Women's food and nutrition groups in Cambodia

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Working together for better nutrition

posted Oct 25, 2013 by Alyssa Tartaglione

Progress

261 women's groups have been set up (one more than planned) across the neighboring provinces of Mondulkiri and Ratanakiri. To form the groups, Health Poverty Action worked with health facility staff and village chiefs to assemble women in each village who had children under five or were of child bearing age.

The concept of the groups was explained and hands were raised by those who wanted to take part. Groups of 6-12 women were formed who then elected a head and a deputy and gave their group a name. Names picked included 'mother loves child' and 'mothers taking care of children'. Each group was trained to develop home gardens with new types of vegetables as a sustainable way of supplementing the family diet and income.

Following the training, groups received tools and seeds (such as Chinese cabbage, radish, egg plant and pumpkin) and have set up gardens in their villages. They are meeting monthly to learn about and discuss issues like child health, nutrition and safe motherhood.

Risks and challenges

There are sometimes occasions when some women in the groups are unable to attend trainings. However we often hear how women who miss a session are keen to catch up from those who attend and also to spread what they learn among other people in their community.

Get personal

Hong from Mondulkiri Province:

"I joined trainings with Health Poverty Action on child care, nutrition and BorBor (rice porridge) cooking. I told other villagers what I had learned and they enjoyed learning from me. Even though I am sometimes too busy to attend the training, I always ask about it from other villagers who went. Now I know how to take care of my children's health and nutrition and I cook BorBor and add vegetables from the farm and bought off other villagers."

Next steps

Women's groups will continue to maintain gardens in their villages, which will reduce reliance on food foraged from the forest and help improve nutrition for them and their children. Meetings of the groups will continue to take place monthly where Health Poverty Action will provide ongoing training and encourage discussion on issues like nutrition, cooking, child health and safe motherhood.

Budget

Spending is on track:

Line Items

Projected budget

Amount spent so far

Trainers for 174 days

22 packs of home gardening kits

Refreshments for group meetings

Transportation and fuel to bring participants to meetings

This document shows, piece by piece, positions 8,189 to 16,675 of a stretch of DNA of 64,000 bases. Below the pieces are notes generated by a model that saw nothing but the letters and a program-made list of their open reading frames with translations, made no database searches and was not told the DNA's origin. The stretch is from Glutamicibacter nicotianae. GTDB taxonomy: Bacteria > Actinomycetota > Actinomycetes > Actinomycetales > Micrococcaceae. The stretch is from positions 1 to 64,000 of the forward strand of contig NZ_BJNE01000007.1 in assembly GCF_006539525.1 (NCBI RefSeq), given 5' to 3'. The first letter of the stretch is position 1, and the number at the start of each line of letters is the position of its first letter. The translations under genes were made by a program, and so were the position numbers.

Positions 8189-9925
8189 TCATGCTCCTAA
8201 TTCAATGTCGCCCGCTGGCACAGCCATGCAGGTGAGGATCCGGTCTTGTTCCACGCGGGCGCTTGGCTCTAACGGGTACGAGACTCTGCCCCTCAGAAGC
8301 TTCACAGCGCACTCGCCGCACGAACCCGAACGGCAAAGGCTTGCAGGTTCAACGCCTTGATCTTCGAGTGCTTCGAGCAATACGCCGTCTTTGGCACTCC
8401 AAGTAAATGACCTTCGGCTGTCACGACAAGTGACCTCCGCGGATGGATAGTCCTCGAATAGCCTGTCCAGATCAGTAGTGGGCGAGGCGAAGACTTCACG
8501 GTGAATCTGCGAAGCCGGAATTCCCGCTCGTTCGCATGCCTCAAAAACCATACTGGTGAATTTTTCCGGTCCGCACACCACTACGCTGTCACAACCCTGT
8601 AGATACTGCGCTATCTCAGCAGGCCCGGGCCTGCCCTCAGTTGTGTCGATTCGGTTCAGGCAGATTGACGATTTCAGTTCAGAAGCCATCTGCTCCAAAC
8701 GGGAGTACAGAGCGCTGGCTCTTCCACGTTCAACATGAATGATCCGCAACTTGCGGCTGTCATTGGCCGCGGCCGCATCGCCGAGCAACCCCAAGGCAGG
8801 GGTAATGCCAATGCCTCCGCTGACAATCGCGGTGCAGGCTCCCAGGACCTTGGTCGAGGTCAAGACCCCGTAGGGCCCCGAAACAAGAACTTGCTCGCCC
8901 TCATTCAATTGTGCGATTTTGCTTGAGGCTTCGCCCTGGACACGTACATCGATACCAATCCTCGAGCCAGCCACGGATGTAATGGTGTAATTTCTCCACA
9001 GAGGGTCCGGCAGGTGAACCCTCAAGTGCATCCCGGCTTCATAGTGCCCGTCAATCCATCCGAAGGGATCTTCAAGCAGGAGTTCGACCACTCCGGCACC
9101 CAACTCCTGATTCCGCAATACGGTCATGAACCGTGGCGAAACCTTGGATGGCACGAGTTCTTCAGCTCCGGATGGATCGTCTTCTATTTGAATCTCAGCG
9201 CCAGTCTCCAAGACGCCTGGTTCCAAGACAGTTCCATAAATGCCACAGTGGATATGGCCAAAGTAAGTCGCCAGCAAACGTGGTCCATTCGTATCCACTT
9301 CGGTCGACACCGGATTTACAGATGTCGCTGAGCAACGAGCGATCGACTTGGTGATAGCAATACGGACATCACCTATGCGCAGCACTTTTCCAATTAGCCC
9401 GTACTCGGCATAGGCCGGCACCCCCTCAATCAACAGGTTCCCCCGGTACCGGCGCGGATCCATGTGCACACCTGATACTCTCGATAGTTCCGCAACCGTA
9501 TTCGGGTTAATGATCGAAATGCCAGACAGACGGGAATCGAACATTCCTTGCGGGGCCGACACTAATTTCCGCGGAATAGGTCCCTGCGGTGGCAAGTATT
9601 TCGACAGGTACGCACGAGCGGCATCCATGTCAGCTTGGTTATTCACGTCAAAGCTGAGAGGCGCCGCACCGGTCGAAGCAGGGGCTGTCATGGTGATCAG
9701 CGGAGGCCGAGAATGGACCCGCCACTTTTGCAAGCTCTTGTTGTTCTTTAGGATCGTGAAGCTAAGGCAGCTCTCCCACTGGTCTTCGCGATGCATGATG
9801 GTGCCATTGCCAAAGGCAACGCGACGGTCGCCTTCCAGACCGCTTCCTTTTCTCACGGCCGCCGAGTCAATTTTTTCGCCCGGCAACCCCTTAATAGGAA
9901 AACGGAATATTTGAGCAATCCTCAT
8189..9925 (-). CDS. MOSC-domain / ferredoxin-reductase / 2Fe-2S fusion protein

$1,414

$2,396

$1,131

$707

$353

$1198

$283

$177

  • Food & water
  • Health
  • Maternal health

Over 3,100 women will grow their own food, feed their families and nurture their communities in Mondulkiri and Ratanakiri, rural Cambodia.

Why we care: The number of people living on less than $1 per day is increasing and the number of deaths of children under five in these areas is double the national rate.

How we're solving this: Working with women to protect themselves and their families by increasing their ability to grow their own food and improve the health of their families.

Improving health and nutrition by establishing women’s groups in Mondulkiri and Ratanakiri, Cambodia.

“Hungry people get sick more often than people who are not hungry. Unless we have enough food all year round, better healthcare makes no difference.”
-Lim, from Somtrok village, Ratanakiri province.
 
Not being able to provide your child with food is a horror no parent wants to contemplate. In Cambodia, where war and political instability has reigned for 30 years, a cycle of hunger, poverty and poor health means mothers face this daily. 
 
In the remote regions of Mondulkiri and Ratanakiri, areas with high indigenous populations, more and more people are slipping below the poverty line. The number of people living on less than $1 per day is increasing and the number of deaths of children under five is double the national rate.
 
Establishing access to nutritional food, all year round, is one of the most important ways of breaking the cycle of hunger, poverty and poor health. With your help, we can work with women to protect themselves and their families by increasing their ability to grow their own food and improve the health of their families. 
 
Women, especially mothers, play a key role in the health of their communities both because they help secure food for the household, but also because we’ve seen the support they give each other day-to-day, especially when health problems arise. We are helping to harness this important support network through supporting the formation of women’s groups to help improve health and reduce poverty in their communities.The women meet monthly to learn about and discuss nutrition, health and maintaining food supplies.They are also provided with equipment and seeds and shown how to grow their own food to feed their families. It is also an opportunity to share potentially life-saving knowledge on managing childhood illnesses and safe child birth.
 
Your support will enable 260 women’s groups to be established. Over 3,100 women will be equipped with the knowledge and resources to grow their own food, feed their families, and nurture their communities. At less than $2 per woman involved, a donation of $20 could help more than 10 women grow their own food and protect themselves against poverty and hunger.
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